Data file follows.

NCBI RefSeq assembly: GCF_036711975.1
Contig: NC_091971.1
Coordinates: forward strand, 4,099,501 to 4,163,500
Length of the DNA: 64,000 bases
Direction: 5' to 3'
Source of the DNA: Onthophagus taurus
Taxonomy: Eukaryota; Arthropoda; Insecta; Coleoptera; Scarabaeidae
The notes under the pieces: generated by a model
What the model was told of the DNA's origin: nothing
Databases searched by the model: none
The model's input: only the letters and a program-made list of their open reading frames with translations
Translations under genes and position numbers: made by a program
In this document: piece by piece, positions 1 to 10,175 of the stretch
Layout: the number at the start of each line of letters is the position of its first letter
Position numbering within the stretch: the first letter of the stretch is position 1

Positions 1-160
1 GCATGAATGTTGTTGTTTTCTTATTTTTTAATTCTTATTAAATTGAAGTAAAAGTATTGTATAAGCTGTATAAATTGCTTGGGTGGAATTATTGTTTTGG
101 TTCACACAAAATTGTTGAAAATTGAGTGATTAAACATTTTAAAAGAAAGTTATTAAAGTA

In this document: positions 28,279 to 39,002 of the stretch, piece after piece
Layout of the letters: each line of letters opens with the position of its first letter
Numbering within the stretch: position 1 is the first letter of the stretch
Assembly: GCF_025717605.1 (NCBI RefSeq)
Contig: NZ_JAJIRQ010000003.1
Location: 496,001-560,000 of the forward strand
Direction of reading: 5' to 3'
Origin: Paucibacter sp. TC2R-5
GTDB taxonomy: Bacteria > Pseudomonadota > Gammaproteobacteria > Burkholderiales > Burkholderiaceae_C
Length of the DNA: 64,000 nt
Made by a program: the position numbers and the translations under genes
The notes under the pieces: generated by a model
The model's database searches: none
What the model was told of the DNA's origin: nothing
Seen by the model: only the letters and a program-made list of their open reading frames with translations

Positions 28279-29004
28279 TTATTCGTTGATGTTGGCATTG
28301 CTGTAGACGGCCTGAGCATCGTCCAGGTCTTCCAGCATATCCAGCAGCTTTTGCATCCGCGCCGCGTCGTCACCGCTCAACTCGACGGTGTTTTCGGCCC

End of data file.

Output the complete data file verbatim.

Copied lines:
NCBI RefSeq assembly: GCF_036711975.1
Contig: NC_091971.1
Coordinates: forward strand, 4,099,501 to 4,163,500
Length of the DNA: 64,000 bases
Direction: 5' to 3'
Source of the DNA: Onthophagus taurus
Taxonomy: Eukaryota; Arthropoda; Insecta; Coleoptera; Scarabaeidae
The notes under the pieces: generated by a model
What the model was told of the DNA's origin: nothing
Databases searched by the model: none
The model's input: only the letters and a program-made list of their open reading frames with translations
Translations under genes and position numbers: made by a program
In this document: piece by piece, positions 1 to 10,175 of the stretch
Layout: the number at the start of each line of letters is the position of its first letter
Position numbering within the stretch: the first letter of the stretch is position 1

Positions 1-160
1 GCATGAATGTTGTTGTTTTCTTATTTTTTAATTCTTATTAAATTGAAGTAAAAGTATTGTATAAGCTGTATAAATTGCTTGGGTGGAATTATTGTTTTGG
101 TTCACACAAAATTGTTGAAAATTGAGTGATTAAACATTTTAAAAGAAAGTTATTAAAGTA

In this document: positions 28,279 to 39,002 of the stretch, piece after piece
Layout of the letters: each line of letters opens with the position of its first letter
Numbering within the stretch: position 1 is the first letter of the stretch
Assembly: GCF_025717605.1 (NCBI RefSeq)
Contig: NZ_JAJIRQ010000003.1
Location: 496,001-560,000 of the forward strand
Direction of reading: 5' to 3'
Origin: Paucibacter sp. TC2R-5
GTDB taxonomy: Bacteria > Pseudomonadota > Gammaproteobacteria > Burkholderiales > Burkholderiaceae_C
Length of the DNA: 64,000 nt
Made by a program: the position numbers and the translations under genes
The notes under the pieces: generated by a model
The model's database searches: none
What the model was told of the DNA's origin: nothing
Seen by the model: only the letters and a program-made list of their open reading frames with translations

Positions 28279-29004
28279 TTATTCGTTGATGTTGGCATTG
28301 CTGTAGACGGCCTGAGCATCGTCCAGGTCTTCCAGCATATCCAGCAGCTTTTGCATCCGCGCCGCGTCGTCACCGCTCAACTCGACGGTGTTTTCGGCCC